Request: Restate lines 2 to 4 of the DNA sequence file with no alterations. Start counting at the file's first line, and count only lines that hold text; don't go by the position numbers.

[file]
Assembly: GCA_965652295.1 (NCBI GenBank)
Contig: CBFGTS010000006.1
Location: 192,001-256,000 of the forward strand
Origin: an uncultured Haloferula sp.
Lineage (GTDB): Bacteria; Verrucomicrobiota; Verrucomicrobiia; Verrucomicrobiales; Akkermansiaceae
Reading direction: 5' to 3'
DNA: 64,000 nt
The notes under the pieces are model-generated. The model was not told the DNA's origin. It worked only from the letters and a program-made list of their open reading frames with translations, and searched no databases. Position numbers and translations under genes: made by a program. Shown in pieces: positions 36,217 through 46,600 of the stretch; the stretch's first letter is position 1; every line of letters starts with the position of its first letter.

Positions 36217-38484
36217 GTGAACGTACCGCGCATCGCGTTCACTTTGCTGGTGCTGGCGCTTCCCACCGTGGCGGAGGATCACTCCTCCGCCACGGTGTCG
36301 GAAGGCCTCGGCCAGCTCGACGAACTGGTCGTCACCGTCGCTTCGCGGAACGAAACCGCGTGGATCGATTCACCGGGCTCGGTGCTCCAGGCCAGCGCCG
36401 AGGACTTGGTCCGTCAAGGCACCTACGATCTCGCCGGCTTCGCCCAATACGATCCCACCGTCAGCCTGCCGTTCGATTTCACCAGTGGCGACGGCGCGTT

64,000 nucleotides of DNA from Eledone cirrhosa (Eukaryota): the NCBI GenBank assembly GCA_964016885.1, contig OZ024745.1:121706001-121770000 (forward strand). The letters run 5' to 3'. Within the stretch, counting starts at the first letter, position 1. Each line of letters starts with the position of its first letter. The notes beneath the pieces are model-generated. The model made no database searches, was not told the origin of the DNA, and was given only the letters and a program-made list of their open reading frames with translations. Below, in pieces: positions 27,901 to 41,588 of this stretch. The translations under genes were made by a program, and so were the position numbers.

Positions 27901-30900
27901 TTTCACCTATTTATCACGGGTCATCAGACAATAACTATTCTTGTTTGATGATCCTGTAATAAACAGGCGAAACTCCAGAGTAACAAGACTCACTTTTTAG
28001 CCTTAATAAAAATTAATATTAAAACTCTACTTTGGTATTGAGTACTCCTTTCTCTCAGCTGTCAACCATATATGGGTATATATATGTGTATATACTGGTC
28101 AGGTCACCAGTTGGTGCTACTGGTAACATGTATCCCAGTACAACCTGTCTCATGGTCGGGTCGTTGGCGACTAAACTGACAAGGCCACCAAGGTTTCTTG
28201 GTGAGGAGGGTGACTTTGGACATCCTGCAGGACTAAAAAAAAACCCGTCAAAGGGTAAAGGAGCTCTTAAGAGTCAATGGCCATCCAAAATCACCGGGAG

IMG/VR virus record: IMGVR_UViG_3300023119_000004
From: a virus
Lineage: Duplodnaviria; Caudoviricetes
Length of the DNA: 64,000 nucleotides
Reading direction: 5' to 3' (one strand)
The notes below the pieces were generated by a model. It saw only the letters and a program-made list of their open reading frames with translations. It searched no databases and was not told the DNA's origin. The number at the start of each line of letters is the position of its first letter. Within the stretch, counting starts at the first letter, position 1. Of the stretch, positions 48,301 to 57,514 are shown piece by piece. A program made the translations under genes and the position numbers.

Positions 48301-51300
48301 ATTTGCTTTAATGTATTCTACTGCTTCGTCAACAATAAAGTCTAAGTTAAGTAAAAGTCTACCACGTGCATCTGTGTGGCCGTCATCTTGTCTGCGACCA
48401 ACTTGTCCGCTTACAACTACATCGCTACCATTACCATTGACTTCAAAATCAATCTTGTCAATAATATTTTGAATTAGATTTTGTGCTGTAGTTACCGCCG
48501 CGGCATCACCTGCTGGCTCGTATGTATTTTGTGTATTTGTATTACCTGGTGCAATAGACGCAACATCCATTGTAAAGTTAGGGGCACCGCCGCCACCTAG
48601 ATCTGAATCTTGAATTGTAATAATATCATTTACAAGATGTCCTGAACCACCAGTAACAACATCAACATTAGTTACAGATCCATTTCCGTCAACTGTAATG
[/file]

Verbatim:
Contig: CBFGTS010000006.1
Location: 192,001-256,000 of the forward strand
Origin: an uncultured Haloferula sp.